As for the stuff that the characters do in this season… it’s okay. It’s still a good show to relax with and all, but everything they do is again so surprisingly similar to the first season: they go on random trips with Character A, they go to visit Character B;s house, they drop by Character C. Everything just strikes me as if the creators had no idea what to really do with this series once it started, and then just settled with some vague idea that just kept the status quo.

Tamayura was supposed to be the spiritual successor to Aria. Aria’s second season took its characters and developed them to actual characters. Tamayura’s second season likes to repeat itself. Perhaps those with more patience than me will appreciate it for what it is, but I’m quite a bit disappointed.

Oh and if you want to know why the second season has such a weird subtitle: ‘More Aggressive’ is just a bad translation to which the creators got the contextual meaning completely wrong. Sortof like that guy who got a Chinese tattoo on his arm.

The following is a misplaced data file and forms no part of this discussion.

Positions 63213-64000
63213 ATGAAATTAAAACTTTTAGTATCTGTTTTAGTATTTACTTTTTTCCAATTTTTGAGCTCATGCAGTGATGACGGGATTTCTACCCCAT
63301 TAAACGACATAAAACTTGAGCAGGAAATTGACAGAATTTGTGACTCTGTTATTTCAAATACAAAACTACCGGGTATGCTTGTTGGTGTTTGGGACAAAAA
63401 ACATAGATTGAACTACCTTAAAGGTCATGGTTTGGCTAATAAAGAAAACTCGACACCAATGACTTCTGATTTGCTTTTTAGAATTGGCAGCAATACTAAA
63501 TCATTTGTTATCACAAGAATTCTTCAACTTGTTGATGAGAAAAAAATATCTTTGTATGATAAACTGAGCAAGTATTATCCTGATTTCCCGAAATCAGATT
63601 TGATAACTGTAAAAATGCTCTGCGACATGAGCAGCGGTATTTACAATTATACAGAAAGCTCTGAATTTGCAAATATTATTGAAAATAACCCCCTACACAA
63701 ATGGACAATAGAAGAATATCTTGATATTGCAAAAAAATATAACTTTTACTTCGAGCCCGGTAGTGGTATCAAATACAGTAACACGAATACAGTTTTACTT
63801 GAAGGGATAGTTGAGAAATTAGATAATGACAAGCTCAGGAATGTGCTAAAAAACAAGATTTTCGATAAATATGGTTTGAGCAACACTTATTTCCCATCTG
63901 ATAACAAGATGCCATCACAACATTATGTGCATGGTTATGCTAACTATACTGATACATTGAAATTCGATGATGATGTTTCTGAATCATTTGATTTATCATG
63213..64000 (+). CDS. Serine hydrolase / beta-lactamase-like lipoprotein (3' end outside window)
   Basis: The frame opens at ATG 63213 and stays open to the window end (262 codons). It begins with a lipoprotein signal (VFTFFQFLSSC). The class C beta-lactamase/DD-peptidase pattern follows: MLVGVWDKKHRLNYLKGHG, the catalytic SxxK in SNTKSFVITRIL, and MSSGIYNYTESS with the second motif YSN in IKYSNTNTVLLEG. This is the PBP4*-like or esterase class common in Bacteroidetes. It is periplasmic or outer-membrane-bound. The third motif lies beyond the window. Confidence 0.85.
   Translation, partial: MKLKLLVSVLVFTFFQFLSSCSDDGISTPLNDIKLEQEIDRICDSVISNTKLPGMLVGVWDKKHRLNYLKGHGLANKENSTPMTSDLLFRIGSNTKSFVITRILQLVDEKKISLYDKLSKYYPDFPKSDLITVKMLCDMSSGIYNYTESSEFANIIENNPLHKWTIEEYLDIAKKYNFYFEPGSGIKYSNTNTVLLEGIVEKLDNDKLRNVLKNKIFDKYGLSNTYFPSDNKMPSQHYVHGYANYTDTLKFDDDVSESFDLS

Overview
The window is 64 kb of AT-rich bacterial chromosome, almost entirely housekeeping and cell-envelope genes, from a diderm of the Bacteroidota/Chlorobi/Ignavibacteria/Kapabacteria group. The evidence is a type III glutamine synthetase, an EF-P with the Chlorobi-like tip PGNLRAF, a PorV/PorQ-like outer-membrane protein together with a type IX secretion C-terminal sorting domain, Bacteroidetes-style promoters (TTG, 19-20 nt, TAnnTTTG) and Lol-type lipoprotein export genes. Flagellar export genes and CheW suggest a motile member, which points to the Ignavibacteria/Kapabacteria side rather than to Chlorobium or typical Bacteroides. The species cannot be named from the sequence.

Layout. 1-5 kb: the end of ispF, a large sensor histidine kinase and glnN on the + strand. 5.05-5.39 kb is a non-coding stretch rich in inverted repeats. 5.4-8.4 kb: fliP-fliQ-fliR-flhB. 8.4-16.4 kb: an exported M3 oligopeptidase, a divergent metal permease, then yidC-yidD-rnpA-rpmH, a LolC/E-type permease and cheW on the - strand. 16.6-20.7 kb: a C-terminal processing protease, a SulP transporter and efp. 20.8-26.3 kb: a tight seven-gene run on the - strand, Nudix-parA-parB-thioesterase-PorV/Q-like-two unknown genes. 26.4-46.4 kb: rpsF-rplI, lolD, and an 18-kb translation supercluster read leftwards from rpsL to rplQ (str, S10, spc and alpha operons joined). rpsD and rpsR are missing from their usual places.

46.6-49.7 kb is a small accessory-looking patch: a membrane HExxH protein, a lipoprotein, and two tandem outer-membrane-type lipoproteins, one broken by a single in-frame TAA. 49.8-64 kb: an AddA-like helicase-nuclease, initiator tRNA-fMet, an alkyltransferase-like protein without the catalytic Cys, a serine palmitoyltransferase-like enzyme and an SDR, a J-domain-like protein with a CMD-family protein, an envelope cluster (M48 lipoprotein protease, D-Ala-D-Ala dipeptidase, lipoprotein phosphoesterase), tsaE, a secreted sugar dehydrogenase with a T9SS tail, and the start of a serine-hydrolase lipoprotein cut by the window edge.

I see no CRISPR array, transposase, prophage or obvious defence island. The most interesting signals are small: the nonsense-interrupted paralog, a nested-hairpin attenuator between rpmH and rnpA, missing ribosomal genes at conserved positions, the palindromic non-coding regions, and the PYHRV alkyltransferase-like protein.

One-Sentence Review: It’s not really necessary to watch this: it doesn’t really add anything to Tamayura, nor its characters.
Suggestions:
Aria
Kaze no Shoujo Emily
Maria-Sama ga Miteru

Posted on 26 September 2013 with categories: Uchuu Kyoudai

The past four episodes: character-development. It’s slow and steady, but definitely there, and in all kinds of forms. Mutta changed and finally realized his strengths, gaining lots of confidence from it, and also becoming mature enough to forgive his former employer that he gave the Zidane, Sharon’s condition subtly gets worse, the chief of Nasa gets some unexpected background (also I love that small scene of a young Deneil Young). And whoa, Hibito actually left with a big post-traumatic stress disorder after what happened on the moon.